By Chris Lang
Yesterday, “Varm luft for milliarder”, a documentary by Tom Heinemann, was broadcast on Danish television. It’s an exceptionally good documentary, with beautiful photography and featuring interviews with politicians, academics, a carbon trader, a journalist and an activist.
The narration is by Danish actor Nikolaj Coster-Waldau (Headhunters, Game of Thrones, Black Hawk Down). “One carbon credit is equivalent to one ton of carbon. Or the volume of one hot air balloon,” he tells us.
Called “Carbon Crooks” in English, the documentary presents a detailed critique of carbon trading starting with the Kyoto Protocol. It looks into the VAT carousels, computer hacking, theft, money laundering and fraud with carbon credits that have cost European tax payers an estimated €15 billion. It mentions carbon credits from wind farms in China that are not connected to the grid. And “smokeless” factories, where you can’t breathe the air. And looks in detail at a project that distributed thousands of water filters to villagers in Kenya but that hardly anyone uses. And it looks at the collapse of the carbon market in Europe.
I watched the documentary last night. This morning I started watching it again, aiming to highlight the best bits. Six hours later I have a transcript of almost the entire documentary. The best bits of this hour-long documentary are about 60 minutes long.
Regardless of your views about carbon trading you should watch this documentary:
When the Kyoto Protocol was agreed in 1997, Bill Clinton announced it as a success:
“I’m particularly pleased at the agreement. It strongly reflected the commitment of the United States to use the tools of the free market to tackle this problem. We got what we wanted, which is joint implementation, emissions trading, a market oriented approach. It’s a huge first step. And I did not dream when we started that we could get this far. We should be very, very proud of this.”
While George Bush gets the blame for backing out of the Kyoto Protocol, Kyoto was “made in the USA” by Gore and Clinton.
A few months before the Kyoto meeting, the Byrd-Hagel Senate Resolution had been unanimously approved in the US, preventing the US delegation from signing an agreement in Kyoto (or anywhere else) to limit GHG emissions if this agreement excludes poor countries or if the agreement “would result in serious harm to the economy of the United States”.
Al Gore led the US climate negotiating team in Kyoto. Ritt Bjerregaard was an EU Commissioner and one of the EU’s negotiators in Kyoto. “Our spirits rose when we learned that Al Gore was coming … We were quite optimistic. We simply didn’t think he’d come without being able to get something passed subsquently,” she says in the documentary.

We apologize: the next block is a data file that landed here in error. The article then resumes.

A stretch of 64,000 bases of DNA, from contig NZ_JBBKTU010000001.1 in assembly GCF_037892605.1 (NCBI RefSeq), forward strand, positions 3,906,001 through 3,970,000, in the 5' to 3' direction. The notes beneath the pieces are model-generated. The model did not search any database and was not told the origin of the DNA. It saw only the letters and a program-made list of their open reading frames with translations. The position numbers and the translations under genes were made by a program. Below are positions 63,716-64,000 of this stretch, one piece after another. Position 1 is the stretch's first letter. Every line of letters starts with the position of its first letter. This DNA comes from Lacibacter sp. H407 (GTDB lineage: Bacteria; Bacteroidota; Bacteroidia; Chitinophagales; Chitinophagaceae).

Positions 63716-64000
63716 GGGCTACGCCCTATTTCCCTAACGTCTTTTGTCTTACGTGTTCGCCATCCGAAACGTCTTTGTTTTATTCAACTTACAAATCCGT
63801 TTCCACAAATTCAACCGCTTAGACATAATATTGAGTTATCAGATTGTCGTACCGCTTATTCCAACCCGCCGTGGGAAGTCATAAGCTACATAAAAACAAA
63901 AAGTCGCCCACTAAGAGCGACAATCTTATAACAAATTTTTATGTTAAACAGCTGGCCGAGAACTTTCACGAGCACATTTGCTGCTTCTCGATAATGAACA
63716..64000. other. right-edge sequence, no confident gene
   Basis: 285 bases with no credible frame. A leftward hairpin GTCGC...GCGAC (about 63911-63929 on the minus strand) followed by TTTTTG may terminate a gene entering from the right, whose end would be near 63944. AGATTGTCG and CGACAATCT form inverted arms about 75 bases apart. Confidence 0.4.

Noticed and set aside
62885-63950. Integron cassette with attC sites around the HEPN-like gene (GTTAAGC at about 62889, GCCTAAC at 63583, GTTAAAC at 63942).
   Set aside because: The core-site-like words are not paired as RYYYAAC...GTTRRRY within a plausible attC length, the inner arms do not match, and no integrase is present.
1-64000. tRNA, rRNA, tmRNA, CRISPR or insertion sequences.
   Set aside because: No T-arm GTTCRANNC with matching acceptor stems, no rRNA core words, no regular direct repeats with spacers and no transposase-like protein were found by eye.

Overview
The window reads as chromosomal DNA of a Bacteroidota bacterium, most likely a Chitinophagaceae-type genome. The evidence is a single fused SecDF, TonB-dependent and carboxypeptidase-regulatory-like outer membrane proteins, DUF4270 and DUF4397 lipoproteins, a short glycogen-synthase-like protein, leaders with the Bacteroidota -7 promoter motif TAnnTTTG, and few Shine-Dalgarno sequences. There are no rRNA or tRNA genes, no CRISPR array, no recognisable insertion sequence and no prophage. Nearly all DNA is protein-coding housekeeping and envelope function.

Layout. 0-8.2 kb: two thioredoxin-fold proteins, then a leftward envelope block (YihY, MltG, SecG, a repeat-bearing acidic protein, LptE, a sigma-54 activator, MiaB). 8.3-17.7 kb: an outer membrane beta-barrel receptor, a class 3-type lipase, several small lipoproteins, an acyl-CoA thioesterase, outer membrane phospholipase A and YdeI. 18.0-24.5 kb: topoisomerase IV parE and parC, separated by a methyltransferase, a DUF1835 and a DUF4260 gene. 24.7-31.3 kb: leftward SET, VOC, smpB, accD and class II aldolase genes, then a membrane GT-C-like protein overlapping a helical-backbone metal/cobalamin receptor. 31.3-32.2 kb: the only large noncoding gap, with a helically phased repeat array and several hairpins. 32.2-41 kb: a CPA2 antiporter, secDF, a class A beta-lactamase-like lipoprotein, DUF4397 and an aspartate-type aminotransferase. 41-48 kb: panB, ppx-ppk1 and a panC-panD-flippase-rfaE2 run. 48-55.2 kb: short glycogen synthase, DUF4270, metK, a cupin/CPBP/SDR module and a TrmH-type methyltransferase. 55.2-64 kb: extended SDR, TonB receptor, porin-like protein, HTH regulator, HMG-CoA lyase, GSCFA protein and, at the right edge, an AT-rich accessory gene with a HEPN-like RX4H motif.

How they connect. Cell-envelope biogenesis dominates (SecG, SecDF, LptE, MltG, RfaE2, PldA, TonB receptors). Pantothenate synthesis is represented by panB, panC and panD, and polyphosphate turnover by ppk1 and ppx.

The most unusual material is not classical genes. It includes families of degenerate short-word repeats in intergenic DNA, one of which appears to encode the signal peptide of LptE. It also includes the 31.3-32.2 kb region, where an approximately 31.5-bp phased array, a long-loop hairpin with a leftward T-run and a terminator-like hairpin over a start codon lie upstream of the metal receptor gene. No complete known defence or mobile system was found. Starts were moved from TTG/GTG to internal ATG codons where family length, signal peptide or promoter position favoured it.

Before Kyoto, the EU wanted cuts in greenhouse gas emissions of 15% by 2010 and a tax on emissions.
During the Kyoto negotiations Gore announced that he was “instructing our delegation right now to show increased negotiating flexibility.”
But this “flexibility” meant pushing the target down to 5.2% by 2012. Gore’s team also insisted on carbon trading as part of the agreement. “It destroyed the whole agreement,” as George Monbiot put it in 2007.
Heinemann’s documentary spares Gore’s further blushes by not pointing out that in 2004, Gore teamed up with David Blood, a former chief executive at Goldman Sachs, to set up Generation Investment Management, which profits from, er, carbon trading.
Connie Hedegaard, the EU’s Environment Commissioner, is interviewed in the documentary. Asked about the massive fraud in the EU carbon markets, she replies,
“You can always say that crimes in cyberspace are a problem. But it happens in all kinds of financial transaction systems. During the financial crisis we’ve seen transactions you can’t trace back to their origin. That’s not an excuse, but you have to know that these kinds of crimes do take place. It’s very difficult to create a system which cuts out crime. I won’t say it can’t happen again. Nobody can say that. When you trade in cyberspace, fraud is possible, just as it is when it’s not in cyberspace, but ordinary crime.”
And that is her response to €15 billion-worth of fraud, in a system that was supposed to address climate change, but which patently hasn’t.
Towards the end of the film, Kevin Anderson Professor at the University of Manchester explains the reality of carbon trading,
“Many billions, possibly even hundreds of billions of pounds of carbon is getting traded. That has nothing to do directly with climate change. Indirectly I think it makes things worse. So I would say carbon trading again is worse than doing nothing.”